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TIRASPOL, December 27, /ITAR-TASS/. The self-proclaimed Transdniestrian republic, which is seeking independence from Moldova, said it would use Russian legislation in order to ensure its own dynamic development.
“The transition to Russian legislation is Transdniestria’s sovereign right which is based on the wish of its people. In the referendum of 2006, 97 percent of its participants spoke in favour of closer relations with Russia. Our goal is to ensure dynamic development of the republic,” its leader Yevgeny Shevchuk said.
On December 25, the Transdniestrian parliament adopted a law authorising the use of Russian legislation in the region.
“The law adopted by the parliament in the first reading allows the use of Russian legislation alongside local laws, with the former taking precedence,” Shevchuk said.
He believes this is especially vital now that Moldova has initialled the Association and Free Trade Area Agreement with the European Union.
Transdniestria has already suggested “a civilised divorce” to Moldova, taking into account the fact that “Transdniestria’s priority is integration into the Eurasian space.”
Nearly one-third of Transdniestria’s population - about 150,000 people - have Russian citizenship.
Moldovan Deputy Prime Minister Eugen Carpov criticised the Transdniestrian parliament’s decision and said it was “unilateral and breaches the agreements reached at the recent meeting of the OSCE foreign ministers in Kiev, who recognised the current 5+2 format as the basis for negotiations on the resolution of the conflict,” Carpov said.
He stressed that “Transdniestria is a part of Moldova in accordance with international law.”
The Transdniestrian conflict started in March 1992 when the first clashes occurred between Moldovan police and Transdniestrian militia near the city of Dubossary, which were followed by an outbreak of armed hostilities. By summer, it had developed into large-scale fighting in Bendery, where about a thousand people were killed and tens of thousands were wounded and became refugees.
The fratricidal war was stopped after a peace agreement was signed in Moscow in July of the same year and Russian peacekeepers were brought into the conflict area.
Since then, they have been guarding peace and calm in the region, together with their Moldovan and Transdniestria colleagues, thus allowing Chisinau and Tiraspol to conduct negotiations on the settlement of the conflict.
Russian peacekeepers were deployed in the region in July 1992 after the presidents of Moldova and Russia had signed in Moscow an agreement on the peaceful settlement of the Transdniestrian conflict, thus putting an end to the fratricidal war that had claimed over a thousand lives and left tens of thousands wounded and refugees.
The limited group of Russian troops (LGRT) and Russian peacekeepers are staying in the Transdniestrian Moldovan Republic in accordance with the Agreement on the Principles of Peaceful Settlement of the Moldovan-Transdniestrian Conflict that was signed in 1992 by the heads of Russia and the Republic of Moldova in the presence of the president of Transdniestria. The joint statement of the presidents of Moldova, Transdniestria and Russia signed on March 18, 2009 noted the stabilising role of the Russian peacekeeping mission in the region and the advisability for its transformation into a peace-safeguarding operation under the auspices of the OSCE only after the Transdniestrian settlement. The LGRT guards the remains of arms depots that were built during the Second World War and that began to be moved out in 2000. This process was later stopped by the Transdniestrian authorities following a deep stalemate in the Moldovan-Transdniestrian conflict.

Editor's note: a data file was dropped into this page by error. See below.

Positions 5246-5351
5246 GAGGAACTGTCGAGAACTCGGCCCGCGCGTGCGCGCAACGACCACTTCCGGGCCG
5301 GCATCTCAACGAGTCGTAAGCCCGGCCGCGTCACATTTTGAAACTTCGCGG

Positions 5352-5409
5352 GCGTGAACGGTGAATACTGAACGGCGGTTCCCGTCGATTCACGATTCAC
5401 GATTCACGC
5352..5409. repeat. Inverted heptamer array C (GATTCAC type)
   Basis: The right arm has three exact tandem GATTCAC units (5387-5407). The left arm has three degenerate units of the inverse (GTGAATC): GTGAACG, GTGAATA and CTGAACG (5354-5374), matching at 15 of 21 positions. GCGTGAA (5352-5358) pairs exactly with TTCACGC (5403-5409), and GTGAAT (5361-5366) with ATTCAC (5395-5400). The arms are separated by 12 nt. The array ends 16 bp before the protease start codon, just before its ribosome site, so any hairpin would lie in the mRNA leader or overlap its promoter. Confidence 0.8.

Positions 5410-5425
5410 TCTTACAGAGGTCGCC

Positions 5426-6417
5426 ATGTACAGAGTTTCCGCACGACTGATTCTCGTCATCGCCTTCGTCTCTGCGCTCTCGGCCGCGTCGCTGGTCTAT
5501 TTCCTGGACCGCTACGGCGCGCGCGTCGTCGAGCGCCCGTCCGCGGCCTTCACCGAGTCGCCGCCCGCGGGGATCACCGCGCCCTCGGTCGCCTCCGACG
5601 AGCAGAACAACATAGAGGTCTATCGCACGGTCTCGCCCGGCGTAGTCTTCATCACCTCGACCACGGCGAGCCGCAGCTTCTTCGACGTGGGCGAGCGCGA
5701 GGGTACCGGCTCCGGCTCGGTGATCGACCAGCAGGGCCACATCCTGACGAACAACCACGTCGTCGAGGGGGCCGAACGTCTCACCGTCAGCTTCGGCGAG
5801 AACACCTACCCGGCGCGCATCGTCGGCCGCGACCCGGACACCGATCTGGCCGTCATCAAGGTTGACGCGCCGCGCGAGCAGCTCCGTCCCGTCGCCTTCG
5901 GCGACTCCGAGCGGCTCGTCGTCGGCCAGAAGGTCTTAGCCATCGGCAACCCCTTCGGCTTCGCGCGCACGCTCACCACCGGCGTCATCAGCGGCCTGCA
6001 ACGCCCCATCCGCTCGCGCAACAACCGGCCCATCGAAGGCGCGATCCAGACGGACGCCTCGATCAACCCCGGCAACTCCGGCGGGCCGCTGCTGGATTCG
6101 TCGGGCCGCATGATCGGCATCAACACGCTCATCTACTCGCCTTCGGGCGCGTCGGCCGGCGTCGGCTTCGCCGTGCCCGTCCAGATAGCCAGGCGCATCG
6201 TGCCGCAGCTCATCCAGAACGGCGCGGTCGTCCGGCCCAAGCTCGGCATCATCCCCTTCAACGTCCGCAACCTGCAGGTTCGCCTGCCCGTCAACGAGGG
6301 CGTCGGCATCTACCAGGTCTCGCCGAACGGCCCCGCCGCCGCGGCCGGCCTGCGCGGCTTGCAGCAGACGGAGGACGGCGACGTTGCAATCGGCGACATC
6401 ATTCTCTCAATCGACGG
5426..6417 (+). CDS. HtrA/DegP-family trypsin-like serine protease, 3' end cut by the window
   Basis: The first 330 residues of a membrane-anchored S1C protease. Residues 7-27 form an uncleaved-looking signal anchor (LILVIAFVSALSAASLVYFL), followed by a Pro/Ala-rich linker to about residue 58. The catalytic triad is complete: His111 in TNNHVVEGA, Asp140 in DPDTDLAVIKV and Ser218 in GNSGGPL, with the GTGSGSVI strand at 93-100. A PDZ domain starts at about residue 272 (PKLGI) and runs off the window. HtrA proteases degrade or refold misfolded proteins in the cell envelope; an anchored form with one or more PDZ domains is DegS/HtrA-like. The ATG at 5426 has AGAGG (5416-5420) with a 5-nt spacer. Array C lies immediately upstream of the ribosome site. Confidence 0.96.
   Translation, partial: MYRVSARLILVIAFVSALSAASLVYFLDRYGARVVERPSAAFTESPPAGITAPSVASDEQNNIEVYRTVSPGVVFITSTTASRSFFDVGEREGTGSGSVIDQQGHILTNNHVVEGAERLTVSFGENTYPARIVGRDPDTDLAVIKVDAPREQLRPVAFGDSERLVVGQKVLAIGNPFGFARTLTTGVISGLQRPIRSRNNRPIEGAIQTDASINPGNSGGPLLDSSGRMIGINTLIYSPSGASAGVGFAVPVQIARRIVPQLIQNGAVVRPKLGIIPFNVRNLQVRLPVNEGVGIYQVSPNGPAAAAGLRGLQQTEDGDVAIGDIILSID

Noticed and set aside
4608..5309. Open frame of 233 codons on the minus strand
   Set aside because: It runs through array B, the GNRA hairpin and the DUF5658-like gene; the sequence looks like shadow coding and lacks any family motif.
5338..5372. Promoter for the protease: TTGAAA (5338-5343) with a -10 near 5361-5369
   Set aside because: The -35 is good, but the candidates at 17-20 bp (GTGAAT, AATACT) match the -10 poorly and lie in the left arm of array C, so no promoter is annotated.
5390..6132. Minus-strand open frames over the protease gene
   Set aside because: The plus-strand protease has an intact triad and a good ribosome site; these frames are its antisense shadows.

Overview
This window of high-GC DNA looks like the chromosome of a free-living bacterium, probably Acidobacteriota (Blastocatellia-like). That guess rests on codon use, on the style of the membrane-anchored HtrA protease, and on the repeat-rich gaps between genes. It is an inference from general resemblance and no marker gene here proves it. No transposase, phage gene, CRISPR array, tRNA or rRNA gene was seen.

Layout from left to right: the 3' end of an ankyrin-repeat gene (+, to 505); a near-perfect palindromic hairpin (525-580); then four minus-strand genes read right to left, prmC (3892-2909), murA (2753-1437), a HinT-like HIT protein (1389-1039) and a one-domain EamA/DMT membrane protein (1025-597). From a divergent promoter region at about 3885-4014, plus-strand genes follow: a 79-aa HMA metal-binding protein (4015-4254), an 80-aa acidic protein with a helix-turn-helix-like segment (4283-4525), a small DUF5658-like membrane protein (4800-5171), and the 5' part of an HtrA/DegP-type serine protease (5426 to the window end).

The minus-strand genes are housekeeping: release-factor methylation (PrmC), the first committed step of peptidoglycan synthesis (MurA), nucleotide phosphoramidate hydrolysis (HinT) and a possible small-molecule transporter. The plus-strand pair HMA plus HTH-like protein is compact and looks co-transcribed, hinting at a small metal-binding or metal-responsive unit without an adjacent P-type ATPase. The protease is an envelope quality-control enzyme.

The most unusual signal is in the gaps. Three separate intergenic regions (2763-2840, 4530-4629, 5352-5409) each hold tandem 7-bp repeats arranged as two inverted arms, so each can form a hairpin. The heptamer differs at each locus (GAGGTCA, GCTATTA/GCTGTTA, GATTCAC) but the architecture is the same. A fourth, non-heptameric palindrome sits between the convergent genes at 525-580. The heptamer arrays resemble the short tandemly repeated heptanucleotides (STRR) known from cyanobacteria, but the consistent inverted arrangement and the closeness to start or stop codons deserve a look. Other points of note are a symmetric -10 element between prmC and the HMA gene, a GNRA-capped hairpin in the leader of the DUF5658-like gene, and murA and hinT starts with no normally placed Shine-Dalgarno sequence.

Since then, they have been guarding peace in the region together with their Moldovans and Transdniestrian colleagues. No armed clashes or deaths of peaceful citizen have been reported in the region during this period.
The Transdniestrian settlement talks in 5+2 format were broken up at the end of February 2006. Chisinau and Tiraspol managed to resume the dialogue with Russia’s assistance two years later at the level of political representatives. They gathered every month to resolve pressing problems of the population of Moldova and the breakaway republic. In March 2009, the negotiations were resumed again after the trilateral meeting of the presidents of Russia, Moldova and Transdniestria. At their meetings in Moscow and Vilnius late last year and in Dublin this year, the parties agreed to resume the talks.
The agenda of the 5+2 talks consists of three sets of issues: socioeconomic problems, humanitarian issues and human rights, and comprehensive settlement, including institutional, political and security issues.
The previous round of the 5+2 talks was held in Brussels in October of this year. It followed a high-level meeting between Moldovan Prime Minister Iurie Leanca and the Transdniestrian leader Yevgeny Shevchuk.